A twisted bug’s life

Friday 14 November – Sunday 16 November 2014
10.00am-5.00pm (Fri/Sat)
10.00am-3.00pm (Sun)

Museum Gardens
Bethnal Green
London E2 9PA

Suitable for:
All ages

Exhibit description

The team

From the Institute of Infection and Global Health, University of Liverpool:

- Dr Elli Wright
- Dr Nicola Williams
- Prof Daniel Rigby
- Dr Lizeth Lacharme-lora
- Dr Amy Wedley
- Dr Caroline Millman
- Dr Miroslava Hukelova
- Nicola Frost

The science behind the exhibit

Campylobacter is the most common bacterial cause of human diarrhoeal disease in the developed world. Infection occurs mostly through eating undercooked chicken, but can also occur through recreational contact with the environment. Chickens become infected during rearing and can carry very high numbers of the bacteria. Our research investigates the presence and survival of Campylobacter in the farming, countryside and park environments; its interaction with the chicken gut; and the mechanisms that make chickens susceptible to infection. Understanding these issues could help us reduce chicken colonisation and, therefore, reduce illness in humans.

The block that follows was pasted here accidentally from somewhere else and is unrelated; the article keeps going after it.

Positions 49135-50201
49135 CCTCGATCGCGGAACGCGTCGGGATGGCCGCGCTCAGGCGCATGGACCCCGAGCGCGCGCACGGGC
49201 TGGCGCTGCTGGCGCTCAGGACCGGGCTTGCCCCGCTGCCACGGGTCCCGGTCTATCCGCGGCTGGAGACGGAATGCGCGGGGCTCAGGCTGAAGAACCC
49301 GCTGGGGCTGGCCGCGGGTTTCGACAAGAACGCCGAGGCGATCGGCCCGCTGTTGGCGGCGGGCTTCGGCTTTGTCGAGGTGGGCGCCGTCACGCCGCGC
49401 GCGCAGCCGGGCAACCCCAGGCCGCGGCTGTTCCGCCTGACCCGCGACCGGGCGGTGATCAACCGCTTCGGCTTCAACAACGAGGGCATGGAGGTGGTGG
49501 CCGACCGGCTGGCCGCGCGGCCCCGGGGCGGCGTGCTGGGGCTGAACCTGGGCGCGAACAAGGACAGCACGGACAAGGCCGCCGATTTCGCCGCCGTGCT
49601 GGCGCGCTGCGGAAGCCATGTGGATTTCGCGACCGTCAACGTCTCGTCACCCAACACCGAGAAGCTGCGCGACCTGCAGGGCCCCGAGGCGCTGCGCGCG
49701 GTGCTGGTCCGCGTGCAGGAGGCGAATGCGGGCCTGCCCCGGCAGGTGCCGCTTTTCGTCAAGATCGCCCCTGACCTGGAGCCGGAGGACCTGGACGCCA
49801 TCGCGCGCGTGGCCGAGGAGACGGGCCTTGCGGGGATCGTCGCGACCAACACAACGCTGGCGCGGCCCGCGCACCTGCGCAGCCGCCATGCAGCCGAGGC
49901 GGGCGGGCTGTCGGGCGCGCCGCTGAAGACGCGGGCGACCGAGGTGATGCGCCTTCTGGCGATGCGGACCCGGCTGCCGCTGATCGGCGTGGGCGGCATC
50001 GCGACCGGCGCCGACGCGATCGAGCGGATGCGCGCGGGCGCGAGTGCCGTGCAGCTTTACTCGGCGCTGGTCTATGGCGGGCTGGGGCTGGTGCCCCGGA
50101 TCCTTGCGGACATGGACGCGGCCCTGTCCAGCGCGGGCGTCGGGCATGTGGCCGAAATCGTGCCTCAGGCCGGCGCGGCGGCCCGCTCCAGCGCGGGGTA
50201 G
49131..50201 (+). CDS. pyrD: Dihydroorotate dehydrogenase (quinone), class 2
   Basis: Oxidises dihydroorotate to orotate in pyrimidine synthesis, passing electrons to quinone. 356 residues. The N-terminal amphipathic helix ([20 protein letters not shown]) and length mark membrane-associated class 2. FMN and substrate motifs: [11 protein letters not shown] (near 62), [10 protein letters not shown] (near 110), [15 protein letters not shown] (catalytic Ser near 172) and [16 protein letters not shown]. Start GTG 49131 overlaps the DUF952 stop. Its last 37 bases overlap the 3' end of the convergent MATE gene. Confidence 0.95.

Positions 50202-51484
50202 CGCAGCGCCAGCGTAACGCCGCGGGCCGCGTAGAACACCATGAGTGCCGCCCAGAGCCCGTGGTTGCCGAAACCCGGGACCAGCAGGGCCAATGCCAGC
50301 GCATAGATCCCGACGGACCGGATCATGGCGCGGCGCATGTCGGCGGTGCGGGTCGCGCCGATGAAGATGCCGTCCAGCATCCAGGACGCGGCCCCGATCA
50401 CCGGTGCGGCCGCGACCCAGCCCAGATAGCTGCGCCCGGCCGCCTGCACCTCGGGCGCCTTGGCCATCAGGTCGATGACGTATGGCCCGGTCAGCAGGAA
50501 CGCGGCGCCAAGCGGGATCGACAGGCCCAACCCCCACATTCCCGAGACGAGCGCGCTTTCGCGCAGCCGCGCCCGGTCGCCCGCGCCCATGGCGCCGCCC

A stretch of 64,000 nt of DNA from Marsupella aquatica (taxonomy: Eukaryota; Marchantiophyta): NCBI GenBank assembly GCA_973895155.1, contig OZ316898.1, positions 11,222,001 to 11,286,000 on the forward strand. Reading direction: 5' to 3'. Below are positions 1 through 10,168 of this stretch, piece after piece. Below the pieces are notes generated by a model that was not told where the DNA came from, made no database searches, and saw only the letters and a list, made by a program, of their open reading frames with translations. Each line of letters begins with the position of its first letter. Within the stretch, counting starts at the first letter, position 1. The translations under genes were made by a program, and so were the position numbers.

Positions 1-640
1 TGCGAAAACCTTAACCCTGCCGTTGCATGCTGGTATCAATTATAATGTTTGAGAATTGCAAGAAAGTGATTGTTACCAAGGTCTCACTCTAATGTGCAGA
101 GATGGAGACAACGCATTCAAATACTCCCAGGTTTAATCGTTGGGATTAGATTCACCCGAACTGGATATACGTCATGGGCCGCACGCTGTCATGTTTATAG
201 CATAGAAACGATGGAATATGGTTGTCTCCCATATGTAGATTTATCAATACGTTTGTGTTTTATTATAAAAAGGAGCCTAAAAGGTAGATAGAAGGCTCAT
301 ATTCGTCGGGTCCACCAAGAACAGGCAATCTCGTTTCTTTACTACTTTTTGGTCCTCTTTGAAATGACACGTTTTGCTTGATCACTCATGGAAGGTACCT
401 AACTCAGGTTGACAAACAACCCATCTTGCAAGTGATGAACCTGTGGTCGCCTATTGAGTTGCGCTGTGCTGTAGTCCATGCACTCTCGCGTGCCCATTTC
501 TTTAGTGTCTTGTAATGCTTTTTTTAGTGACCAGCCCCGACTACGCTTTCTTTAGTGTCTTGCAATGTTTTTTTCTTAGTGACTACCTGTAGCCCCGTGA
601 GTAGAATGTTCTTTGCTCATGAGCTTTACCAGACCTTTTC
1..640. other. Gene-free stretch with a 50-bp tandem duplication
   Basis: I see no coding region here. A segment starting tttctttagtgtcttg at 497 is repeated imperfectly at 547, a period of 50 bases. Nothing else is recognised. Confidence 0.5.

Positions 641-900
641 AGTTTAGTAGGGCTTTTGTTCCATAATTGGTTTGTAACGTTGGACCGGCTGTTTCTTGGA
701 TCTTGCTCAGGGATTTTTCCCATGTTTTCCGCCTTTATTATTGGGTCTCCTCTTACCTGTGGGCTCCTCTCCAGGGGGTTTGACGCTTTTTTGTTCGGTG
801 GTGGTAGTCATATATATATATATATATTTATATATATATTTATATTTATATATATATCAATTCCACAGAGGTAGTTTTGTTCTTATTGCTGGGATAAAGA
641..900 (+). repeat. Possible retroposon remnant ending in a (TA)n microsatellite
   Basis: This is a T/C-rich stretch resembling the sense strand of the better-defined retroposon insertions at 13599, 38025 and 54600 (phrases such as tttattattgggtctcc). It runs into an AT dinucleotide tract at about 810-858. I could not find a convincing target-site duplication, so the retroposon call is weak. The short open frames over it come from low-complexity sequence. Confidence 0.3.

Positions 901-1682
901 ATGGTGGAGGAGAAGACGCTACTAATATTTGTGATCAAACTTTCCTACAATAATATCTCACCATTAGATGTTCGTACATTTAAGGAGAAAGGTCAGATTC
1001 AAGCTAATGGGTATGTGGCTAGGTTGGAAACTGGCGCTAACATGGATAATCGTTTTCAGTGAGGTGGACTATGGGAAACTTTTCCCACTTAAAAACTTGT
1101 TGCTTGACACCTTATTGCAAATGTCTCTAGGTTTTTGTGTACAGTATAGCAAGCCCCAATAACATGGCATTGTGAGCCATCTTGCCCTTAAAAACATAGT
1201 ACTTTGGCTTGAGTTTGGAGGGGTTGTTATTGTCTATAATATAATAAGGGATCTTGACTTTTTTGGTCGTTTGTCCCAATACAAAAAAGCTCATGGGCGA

What to expect

- Explore our walk-though giant gut and discover how Campylobacter infects us, how it makes us ill and how our immune system responds
- Make your own Campylobacter “twisted bug” keyring to take home
- Play our interactive puzzles and learn about Campylobacter infection in chickens
- Contribute to our research with our hazards perception video challenge and help us understand whether or not people perceive microbiological hazards in the kitchen and the countryside

News and updates

Follow them on Twitter: @IGHLiverpool
Facebook: www.facebook.com/IGHLiverpool
Project website: http://enigmaproject.org.uk
Have a go at their online ‘Parklife’ video challenge to see if you can identify some of the ways you could become ill: http://tinyurl.com/emailchallenge
Have a go at their online ‘Food Safety at Home’ video challenge to see if you can identify some of the food safety hazards: http://tinyurl.com/foodsafetyhome

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